Great Reads of the Aughts

22 Comic Books, Series and Storylines Published During the 2000s That Are Just Too Damn Good to Not Read

The decade’s almost over and we still don’t know what to call it. The Aughts? The Oh-Ohs? The Decade When the Party Was Decidedly Over? Whatever you want to call it, the 2000s was a great time for comic fans: comic-based movies showed real muscle at the box office, independent creators saw their works hit bestseller lists, Web comics made huge inroads, and fans showed good taste by eagerly snapping up collections of the great Silver Age runs.

In honor of the end of a memorable decade, here’s a list of 22 recommended reads from the past 10 years. I’m not calling this a “best-of” list for the simple fact I haven’t sampled everything that’s out there. Plus, I always find it a little annoying when best-of lists don’t take into account the huge differences that exist between genres (how, for instance, can you place a rock-’em-sock-’em superhero slugfest next to a heartbreaking autobiography and decide which one is “better”?). So take this list for what it is: a sampling of the stories and series that I’ve enjoyed immensely over the past few years and would heartily recommend to anyone else in the market for a good read.

1. Fables (DC/Vertigo, 2002-present)
The premise is simple: the fairy-tale and nursery-rhyme characters we all know are real, with many of them are living incognito in a New York City neighborhood. They were driven to our “mundy” world from their fairy-tale lands by the Adversary, a mysterious figure whose forces are moving through all the fantasy lands and conquering them one by one. Writer Bill Willingham (with majority of pencilling chores by Mark Buckingham) has mastered the damn near impossible: taken characters as familiar as dirt to most readers and breathed new life into them by weaving an ongoing saga replete with mystery, intrigue, romance, betrayal, action — in short, all the stuff you expect in a good fairy tale.

2. Y: The Last Man (DC/Vertigo, 2002-2008)
Young Yorick Brown and his pet Capuchin monkey wake up one day to find themselves the last surviving male mammals on an Earth where the women are left to deal with a collapsing society and a massive collective case of survivor’s guilt. Knowledge of Yorick’s existence ignites a new arms race among the nations eager to claim him, with at least one radical faction (the ultra-feminist Daughters of the Amazon) intent on finishing what Mother Nature started. But is she really responsible for what happened? Throughout the series, Brian K. Vaughan never reveals the true cause of the gendercide, but it doesn’t really matter: like so much else in life, it’s not so much the cause but how we react to whatever fate throws at us that counts.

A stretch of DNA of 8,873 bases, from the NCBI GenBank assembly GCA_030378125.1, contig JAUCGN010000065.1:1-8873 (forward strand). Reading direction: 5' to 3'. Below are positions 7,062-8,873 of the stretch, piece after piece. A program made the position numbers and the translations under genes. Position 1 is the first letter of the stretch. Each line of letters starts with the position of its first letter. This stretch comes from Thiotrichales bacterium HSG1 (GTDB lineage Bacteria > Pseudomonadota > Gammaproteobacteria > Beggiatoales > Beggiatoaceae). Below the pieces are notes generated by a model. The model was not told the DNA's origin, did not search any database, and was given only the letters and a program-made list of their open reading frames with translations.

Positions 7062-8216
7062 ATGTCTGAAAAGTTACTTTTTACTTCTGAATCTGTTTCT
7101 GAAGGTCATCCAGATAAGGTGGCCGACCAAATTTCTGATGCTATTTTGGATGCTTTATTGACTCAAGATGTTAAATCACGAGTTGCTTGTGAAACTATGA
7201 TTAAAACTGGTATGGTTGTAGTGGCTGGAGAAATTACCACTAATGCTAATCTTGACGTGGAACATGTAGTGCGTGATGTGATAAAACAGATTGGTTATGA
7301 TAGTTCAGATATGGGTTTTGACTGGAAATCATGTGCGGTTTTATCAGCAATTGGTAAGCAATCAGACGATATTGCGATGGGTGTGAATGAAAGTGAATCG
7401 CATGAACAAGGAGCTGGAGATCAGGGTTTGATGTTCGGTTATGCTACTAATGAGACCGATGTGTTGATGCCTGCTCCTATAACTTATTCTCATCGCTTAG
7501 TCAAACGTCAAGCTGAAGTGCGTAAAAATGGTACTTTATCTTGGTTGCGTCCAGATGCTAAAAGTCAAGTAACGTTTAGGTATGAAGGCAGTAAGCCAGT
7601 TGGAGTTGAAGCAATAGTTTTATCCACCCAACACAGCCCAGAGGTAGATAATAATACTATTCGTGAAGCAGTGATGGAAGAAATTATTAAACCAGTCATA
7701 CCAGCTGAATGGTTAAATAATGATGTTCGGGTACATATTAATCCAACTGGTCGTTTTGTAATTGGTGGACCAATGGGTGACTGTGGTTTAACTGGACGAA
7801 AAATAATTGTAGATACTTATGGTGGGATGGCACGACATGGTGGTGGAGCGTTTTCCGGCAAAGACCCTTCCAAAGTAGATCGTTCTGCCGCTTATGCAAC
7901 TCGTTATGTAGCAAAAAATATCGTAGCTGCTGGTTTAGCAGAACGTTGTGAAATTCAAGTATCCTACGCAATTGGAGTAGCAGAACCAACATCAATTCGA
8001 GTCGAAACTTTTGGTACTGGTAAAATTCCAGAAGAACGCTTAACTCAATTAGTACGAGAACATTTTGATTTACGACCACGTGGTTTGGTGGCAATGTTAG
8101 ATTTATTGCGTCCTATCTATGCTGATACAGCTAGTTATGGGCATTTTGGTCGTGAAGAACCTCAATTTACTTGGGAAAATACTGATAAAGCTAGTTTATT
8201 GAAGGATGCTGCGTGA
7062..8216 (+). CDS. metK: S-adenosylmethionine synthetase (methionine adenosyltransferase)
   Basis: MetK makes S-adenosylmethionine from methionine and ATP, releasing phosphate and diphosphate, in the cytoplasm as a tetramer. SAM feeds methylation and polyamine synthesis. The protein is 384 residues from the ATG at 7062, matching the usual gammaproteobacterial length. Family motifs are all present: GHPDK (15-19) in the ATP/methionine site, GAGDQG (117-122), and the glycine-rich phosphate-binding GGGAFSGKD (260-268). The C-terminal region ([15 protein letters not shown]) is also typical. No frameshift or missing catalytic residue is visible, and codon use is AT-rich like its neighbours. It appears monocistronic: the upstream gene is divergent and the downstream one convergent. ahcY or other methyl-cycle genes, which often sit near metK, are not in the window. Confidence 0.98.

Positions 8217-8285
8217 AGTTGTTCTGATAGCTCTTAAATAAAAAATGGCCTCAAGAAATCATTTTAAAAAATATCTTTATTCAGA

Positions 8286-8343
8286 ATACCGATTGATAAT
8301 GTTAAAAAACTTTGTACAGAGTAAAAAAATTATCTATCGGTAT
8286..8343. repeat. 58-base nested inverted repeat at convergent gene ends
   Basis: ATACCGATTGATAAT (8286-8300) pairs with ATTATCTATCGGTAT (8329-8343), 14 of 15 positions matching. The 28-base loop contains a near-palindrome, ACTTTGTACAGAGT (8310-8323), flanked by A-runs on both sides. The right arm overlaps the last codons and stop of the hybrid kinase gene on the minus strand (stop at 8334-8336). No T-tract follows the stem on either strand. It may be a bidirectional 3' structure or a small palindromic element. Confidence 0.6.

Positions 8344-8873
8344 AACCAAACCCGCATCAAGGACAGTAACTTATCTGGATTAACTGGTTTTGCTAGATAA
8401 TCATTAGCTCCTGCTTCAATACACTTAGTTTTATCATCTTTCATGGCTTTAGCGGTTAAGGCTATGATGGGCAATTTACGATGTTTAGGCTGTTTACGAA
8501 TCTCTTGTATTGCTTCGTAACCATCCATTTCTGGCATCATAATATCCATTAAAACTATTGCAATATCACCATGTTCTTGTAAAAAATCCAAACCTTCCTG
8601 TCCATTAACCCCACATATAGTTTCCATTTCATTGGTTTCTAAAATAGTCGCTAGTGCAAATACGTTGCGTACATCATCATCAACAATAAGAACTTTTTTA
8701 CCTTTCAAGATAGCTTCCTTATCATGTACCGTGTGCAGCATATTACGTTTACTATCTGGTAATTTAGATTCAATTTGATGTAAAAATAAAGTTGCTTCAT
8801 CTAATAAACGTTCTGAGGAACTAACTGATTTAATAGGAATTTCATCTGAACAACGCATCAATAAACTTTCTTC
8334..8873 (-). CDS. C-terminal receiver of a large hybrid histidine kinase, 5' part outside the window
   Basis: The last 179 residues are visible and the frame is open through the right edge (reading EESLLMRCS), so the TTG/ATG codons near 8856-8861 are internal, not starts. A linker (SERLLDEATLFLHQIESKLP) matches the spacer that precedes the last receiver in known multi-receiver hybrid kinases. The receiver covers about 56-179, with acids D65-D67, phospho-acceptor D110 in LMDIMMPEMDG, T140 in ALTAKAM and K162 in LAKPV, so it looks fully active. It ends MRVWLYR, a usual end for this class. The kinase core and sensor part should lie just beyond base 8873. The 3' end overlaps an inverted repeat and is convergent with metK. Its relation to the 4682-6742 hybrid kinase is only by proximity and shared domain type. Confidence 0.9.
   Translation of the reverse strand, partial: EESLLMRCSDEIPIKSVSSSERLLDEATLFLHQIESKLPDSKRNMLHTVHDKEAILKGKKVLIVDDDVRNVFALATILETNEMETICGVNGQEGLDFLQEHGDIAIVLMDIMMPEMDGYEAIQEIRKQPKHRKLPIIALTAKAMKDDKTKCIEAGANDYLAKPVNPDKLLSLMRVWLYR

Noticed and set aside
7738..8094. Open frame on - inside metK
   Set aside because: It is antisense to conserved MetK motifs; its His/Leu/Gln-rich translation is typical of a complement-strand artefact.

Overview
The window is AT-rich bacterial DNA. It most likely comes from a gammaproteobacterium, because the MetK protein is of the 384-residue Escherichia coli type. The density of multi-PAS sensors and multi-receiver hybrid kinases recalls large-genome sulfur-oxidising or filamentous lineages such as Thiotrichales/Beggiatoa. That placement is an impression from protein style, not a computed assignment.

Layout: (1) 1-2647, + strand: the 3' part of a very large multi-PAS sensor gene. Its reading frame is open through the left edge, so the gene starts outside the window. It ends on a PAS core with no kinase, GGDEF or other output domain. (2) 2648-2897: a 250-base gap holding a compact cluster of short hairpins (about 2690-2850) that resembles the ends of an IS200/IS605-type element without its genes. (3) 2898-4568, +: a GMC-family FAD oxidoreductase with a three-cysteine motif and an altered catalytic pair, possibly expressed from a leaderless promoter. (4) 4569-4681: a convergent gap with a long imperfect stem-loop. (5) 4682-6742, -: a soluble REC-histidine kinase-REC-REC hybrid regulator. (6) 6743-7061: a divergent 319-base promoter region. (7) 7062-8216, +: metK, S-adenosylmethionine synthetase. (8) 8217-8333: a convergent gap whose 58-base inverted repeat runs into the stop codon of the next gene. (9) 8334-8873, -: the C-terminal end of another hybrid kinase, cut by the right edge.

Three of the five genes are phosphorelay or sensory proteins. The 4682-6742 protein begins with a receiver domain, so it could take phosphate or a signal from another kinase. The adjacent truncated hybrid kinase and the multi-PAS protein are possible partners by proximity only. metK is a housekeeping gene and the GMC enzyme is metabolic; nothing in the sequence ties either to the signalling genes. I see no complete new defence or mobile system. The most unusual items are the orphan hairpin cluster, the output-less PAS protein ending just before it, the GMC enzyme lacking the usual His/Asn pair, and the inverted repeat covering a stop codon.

3. Powers (Image and Icon/Marvel, 2000-present)
Take your basic gritty TV cop drama (like “Homicide: Life on the Street”) and set it in a world with superheroes and super-powered perps fly the skies and roam the streets. That’s the premise of Powers, a noir series that follows the lives of two homicide detectives in a department devoted to cases that involve “powers” (i.e., people with superpowers). The brainchild of Brian Michael Bendis and Michael Avon Oeming, Powers revels in exploring (and exploding) the clichés and archetypes of the superhero genre, often in unexpected ways: check out Warren Ellis’s appearance as himself, a “writer of graphic novels” who joins Det. Walker for a ride-along as part of his research and ends up (in a nice piece of meta-commentary) discussing the dominance of superheroes in the medium.

4. The Walking Dead (Image, 2003-present)
Zombies took a big bite (ha!) out of the box office during the decade, with movies like Zombieland, Shaun of the Dead, and Land of the Dead all having fun — and providing varying levels of political commentary — with the genre. Robert Kirkman’s The Walking Dead travels down a familiar road (lone survivors try to survive in a zombie-infested landscape), but the real treat is in the complex and fascinating personalities that Kirkman gives every one of his characters. Take the Governor, easily one of the most fascinating and deliciously evil villains ever created. He’s a man who takes advantage of the near-total collapse of society to carve out his own little kingdom, and his actions as a leader suggest that zombies aren’t the worst monsters a person can encounter.

5. Daredevil (Marvel, 2001-2006)
In the beginning, Daredevil was essentially Spider-Man Lite, trading quips and fretting about his personal life while dueling with colorfully costumed crooks. That all changed when Frank Miller got his hands on the character in the early 1980s, and the title has experienced a number of creative highs and lows ever since. The four-year run by Brian Michael Bendis and Alex Maleev (starting with issue #26 of the second Daredevil series) was definitely one of the highs, with our hero’s secret identity outed by the press, the Kingpin’s re-emergence as a major character, and Daredevil’s eventual surrender to the FBI. Writer Ed Brubaker followed up Bendis’s run with a taut tale about Daredevil’s incarceration with many of the villains he helped put in jail — surely, there are few higher compliments a writer can get than having another talented writer pick up the ball so adroitly and just run with it.